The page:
A standard grade scale is used by the North Atlantic Treaty Organization.and its partners for the purpose of comparing military ranks across the member nations militaries. It is used for specifying posts within NATO organisation.

Rank codes

NATO maintains a "standard rank scale" which is also known as a "standardized reference system" in an attempt to standardize NATO codes of rank for military personnel and indicate correspondence with nations ranks.[1] It is intended to be used "by nations when preparing personnel tables, requisitions, reports and returns destined for NATO nations, organizations and commands." The NATO rank reference code categories were established in a 1978 document entitled STANAG 2116 (formally titled NATO Codes for Grades of Military Personnel). The current edition, the 7th dated January 13, 2021[a] is just the cover, and the core of the standard is in set out in APersP-01 "NATO Codes For Grades Of Military Personnel"[b][1].

NATO rank codes are not the same as military ranks (eg private, corporal,, captain...) nor military pay grades (eg the US military E-1, W-1, CW-5, O-1e, O-10, etc.). They are rank codes that allow for interoperability among NATO member nations.[citation needed]

Officer rank codes

OF-1 – OF-10 (lowest rank code to highest) are used for commissioned officers:[2]

Non-officer personnel codes

OR1–OR9 (lowest rank code to highest) are used for other ranks / enlisted ranks and non-commissioned officers (NCO) :[2]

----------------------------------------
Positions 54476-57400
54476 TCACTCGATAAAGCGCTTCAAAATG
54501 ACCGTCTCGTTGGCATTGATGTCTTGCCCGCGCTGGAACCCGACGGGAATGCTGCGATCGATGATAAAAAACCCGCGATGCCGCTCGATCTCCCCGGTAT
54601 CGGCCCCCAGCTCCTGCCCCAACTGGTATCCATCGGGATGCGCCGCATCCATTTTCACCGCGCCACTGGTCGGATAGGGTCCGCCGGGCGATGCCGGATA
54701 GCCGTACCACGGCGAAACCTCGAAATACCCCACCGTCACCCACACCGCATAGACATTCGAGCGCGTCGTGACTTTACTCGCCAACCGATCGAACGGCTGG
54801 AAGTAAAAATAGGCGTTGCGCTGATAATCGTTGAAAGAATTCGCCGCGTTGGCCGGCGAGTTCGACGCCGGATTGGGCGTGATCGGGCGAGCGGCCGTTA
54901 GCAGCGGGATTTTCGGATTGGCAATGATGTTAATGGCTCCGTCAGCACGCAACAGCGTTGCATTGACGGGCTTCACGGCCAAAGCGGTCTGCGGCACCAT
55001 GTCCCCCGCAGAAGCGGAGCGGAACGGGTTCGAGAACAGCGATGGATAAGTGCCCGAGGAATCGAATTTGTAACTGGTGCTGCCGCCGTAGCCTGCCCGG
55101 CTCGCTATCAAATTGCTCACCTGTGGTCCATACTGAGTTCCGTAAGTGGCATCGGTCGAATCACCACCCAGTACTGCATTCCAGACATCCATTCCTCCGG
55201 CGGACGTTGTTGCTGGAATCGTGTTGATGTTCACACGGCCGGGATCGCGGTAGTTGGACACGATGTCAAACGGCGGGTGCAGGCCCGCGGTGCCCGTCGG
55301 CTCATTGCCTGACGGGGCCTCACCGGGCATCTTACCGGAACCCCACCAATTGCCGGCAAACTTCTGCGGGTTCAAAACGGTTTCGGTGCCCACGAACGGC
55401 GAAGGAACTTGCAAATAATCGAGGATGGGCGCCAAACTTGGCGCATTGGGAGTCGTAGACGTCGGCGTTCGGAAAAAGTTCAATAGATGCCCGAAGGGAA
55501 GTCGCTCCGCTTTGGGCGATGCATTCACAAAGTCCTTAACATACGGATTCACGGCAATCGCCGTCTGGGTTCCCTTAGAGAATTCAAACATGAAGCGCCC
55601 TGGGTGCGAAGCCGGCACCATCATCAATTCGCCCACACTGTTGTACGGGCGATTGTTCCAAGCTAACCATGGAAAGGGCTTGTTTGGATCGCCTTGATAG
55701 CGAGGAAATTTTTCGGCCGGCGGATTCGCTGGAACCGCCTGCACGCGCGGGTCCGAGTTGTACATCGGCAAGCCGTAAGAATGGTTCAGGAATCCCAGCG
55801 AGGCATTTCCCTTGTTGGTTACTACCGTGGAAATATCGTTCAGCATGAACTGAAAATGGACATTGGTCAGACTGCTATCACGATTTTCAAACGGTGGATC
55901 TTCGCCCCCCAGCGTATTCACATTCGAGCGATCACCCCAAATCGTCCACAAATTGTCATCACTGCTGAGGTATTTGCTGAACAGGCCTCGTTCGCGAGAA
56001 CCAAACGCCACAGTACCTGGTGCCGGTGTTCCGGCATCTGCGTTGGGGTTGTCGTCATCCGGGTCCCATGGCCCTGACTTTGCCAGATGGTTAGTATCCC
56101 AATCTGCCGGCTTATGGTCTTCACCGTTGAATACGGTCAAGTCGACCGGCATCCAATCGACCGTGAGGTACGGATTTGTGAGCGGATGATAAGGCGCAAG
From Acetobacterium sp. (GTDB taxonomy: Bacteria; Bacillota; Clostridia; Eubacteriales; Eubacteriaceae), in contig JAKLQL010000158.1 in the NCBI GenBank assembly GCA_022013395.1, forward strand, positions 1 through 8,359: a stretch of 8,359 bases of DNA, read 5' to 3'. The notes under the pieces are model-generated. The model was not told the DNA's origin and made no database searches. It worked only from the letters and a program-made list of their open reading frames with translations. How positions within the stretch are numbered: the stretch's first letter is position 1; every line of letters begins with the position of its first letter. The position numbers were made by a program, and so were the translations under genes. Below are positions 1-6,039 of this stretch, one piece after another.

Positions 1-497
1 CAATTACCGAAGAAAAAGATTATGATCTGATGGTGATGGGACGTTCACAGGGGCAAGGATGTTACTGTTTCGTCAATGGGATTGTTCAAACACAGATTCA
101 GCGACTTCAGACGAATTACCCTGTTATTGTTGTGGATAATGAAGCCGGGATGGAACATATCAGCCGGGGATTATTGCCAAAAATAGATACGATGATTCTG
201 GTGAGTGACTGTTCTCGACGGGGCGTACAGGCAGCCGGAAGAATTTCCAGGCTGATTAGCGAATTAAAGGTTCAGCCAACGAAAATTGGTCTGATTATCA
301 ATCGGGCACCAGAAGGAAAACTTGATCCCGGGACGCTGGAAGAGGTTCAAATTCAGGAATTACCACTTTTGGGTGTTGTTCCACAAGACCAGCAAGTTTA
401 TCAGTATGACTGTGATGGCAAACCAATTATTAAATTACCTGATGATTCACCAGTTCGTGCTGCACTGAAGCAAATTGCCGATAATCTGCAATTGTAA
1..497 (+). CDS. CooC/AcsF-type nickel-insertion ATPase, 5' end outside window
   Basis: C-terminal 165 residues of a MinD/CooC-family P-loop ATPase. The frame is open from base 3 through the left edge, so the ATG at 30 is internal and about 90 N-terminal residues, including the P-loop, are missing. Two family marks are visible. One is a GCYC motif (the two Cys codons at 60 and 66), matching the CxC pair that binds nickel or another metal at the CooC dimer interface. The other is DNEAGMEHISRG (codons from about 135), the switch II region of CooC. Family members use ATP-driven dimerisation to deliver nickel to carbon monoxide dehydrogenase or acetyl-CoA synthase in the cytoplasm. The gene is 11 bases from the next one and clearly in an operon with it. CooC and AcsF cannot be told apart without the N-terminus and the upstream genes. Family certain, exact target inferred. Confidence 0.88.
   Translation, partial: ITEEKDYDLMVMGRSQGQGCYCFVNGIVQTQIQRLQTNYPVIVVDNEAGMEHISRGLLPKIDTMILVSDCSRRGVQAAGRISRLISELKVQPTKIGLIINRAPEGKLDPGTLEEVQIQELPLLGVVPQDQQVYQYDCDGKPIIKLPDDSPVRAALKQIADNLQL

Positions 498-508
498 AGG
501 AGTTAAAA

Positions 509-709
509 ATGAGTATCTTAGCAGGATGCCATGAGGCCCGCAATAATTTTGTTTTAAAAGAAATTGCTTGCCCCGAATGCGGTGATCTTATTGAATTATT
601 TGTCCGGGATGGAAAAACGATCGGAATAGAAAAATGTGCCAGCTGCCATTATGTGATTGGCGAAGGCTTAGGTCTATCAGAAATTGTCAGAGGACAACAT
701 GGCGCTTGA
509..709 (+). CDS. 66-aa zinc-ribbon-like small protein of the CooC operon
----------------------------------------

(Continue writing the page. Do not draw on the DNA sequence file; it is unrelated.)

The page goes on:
In US armed forces the Warrant Officer is a separate and distinct category of officers. This officer rank and precedence is below those of officer personnel, but above that of non-officer personnel, therefore has a special group of codes (W-1 – W-5).[3] In the Commonwealth tradition (for NATO the British Armed Forces and Canadian Armed Forces in NATO) warrant officers are the highest other ranks.[4]

In the British Armed Forces senior non-commissioned officers are in OR-5 to OR-7 and junior non-commissioned officers (eg corporals) are in OR-3 and OR-4.[5] In the US military OR-5 and above are non-commissioned officers for the US Army and US Air Force but in the US Marine Corps and US Navy (both parts of the Department of the Navy), OR-4 and above are non-commissioned officers.[6] These differences show that each country has the right to have its own vision of the structure of its ranks, which must be consistent with the general vision.[7]

Officer rank code application

Appendix B of the APP-06 standard[8] lists 11 formation/unit groups (13 in US Armed Forces) and identifies the command level of seven of them:

Non-officer rank code criteria

According to Bi-Strategic Command Directive 040-002[9] which sets out the "NATO Non-commissioned officer and junior officer bi-strategic command employment and development strategy" NATO rank indicators for NCOs are described as follows:

Specific roles:[10]

Comparison to US system

The numbers in the system broadly correspond to the U.S. uniformed services pay grades, with OR-x replacing E-x. The main difference is in the commissioned officer ranks, where the US system recognises two ranks at OF-1 level (O-1 and O-2), meaning that all O-x numbers after O-1 are one point higher on the US scale than they are on the NATO scale (e.g. a major is OF-3 on the NATO scale and O-4 on the US scale).

Officer ranks
Rank group General / flag officers Senior officers Junior officers Officer cadet
NATO code OF-10 OF-9 OF-8 OF-7 OF-6 OF-5 OF-4 OF-3 OF-2 OF-1 OF(D) Student officer
Uniformed services pay grade Special grade O-10 O-9 O-8 O-7 O-6 O-5 O-4 O-3 O-2 O-1 Officer candidate/Cadet
Other ranks
Rank group Non-commissioned officers Enlisted
NATO code OR-9 OR-8 OR-7 OR-6 OR-5 OR-4 OR-3 OR-2 OR-1
Uniformed services pay grade Special E-9 E-8 E-7 E-6 E-5 E-4 E-3 E-2 E-1

Use of NATO rank codes by NATO partners